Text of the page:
On a cold, bright afternoon at an elementary school in Menlo Park, kids trickled out of their classrooms and onto the playground. A food distribution was being arranged in the school gymnasium, and adults lined up outside with strollers and shopping carts, waiting for the doors to open. Most were women, many of them mothers whose children attend the school. Once inside they moved slowly and quietly around tables filled with bags of fresh produce, milk and bread, canned goods and beans.

A food distribution taking place at an elementary school in Menlo Park. Bottom right, Vicky Avila-Medrano, a food connection specialist with Second Harvest.

The Latino community is “passing through a hard time”, says Vicky Avila-Medrano, a food connection specialist. She runs a program that sends current and former food bank users out into the community, which has been disproportionately affected by the cost-of-living crisis.

“Here in Silicon Valley, we have a big problem. This is a beautiful place to live for people in the tech industry, but we are not working in that industry.”

Even people who have full-time jobs can find themselves with no way to put food on the table. Outside the gym, Martina Rivera, a 52-year-old mental health nurse, explained that her troubles began when her entire building was evicted last year. (Mass evictions have swept the area as landlords seek higher-paying tenants). Issues in her personal life, which she preferred not to detail, left her separated from her two children and their father. She thought about moving in with family, but worried about the burden. “My brother was recovering from a stroke, and my mother is old,” she says. “I couldn’t put more struggle on them. So what I found was my car.”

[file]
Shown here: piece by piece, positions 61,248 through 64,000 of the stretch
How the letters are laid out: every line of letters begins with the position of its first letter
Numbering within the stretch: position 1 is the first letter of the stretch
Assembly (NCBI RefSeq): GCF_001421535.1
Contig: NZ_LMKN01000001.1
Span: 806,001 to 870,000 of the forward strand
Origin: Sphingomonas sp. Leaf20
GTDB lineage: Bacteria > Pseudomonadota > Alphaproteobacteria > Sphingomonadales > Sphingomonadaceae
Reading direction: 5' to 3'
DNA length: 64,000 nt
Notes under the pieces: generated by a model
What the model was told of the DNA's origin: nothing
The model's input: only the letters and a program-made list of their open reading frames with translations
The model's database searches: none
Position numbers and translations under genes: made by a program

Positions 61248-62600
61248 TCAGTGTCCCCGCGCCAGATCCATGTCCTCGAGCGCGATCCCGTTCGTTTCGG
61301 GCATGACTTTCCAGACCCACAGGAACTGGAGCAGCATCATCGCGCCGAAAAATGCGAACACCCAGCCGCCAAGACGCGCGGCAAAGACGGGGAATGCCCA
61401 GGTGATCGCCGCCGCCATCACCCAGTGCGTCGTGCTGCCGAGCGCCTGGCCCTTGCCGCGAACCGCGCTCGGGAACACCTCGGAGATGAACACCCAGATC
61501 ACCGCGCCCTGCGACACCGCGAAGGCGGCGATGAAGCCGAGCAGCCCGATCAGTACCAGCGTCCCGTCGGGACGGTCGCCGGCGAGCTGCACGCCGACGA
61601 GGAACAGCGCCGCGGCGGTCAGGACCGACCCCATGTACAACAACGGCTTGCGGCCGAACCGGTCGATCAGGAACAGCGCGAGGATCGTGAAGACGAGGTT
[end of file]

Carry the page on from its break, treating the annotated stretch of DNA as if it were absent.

Martina Rivera, 52, originally from Peru, lived in her car for six months while working as a nurse.

She told herself it was only temporary. “I work night shifts at a veterans hospital, so I would go to my mom’s house to shower, and wait until it was time to work. I waited and waited for the storm to pass.” Eventually she found a room without a private bathroom or kitchen. She shopped for food at 99 cent stores, ate mainly canned food, and cooked in a microwave. It took a toll on her health, she says; she gained weight.

“I was having panic attacks. My body was like the walking dead. But I thought, I need to keep strong. And I never quit my job.”

Rivera says that for many working people, pride is a barrier to admitting need. “People don’t have money to buy food, but they are shy to ask. But there is no reason to feel ashamed.”

The day before Thanksgiving, Karla Peralta invited me to her home. She loves to cook, and prides herself on pulling together a healthy meal even when resources are scarce. “I have to cook with what I have. Even if I only have a piece of chicken, a little bit of this and that, I am a cook. I make it work.”

That evening she worked with ingredients from the food bank: potatoes and chicken, cans of beans, corn and tomatoes. Dignified and good humored, Peralta says her current job is one of the best she’s ever had, even though she still needs help.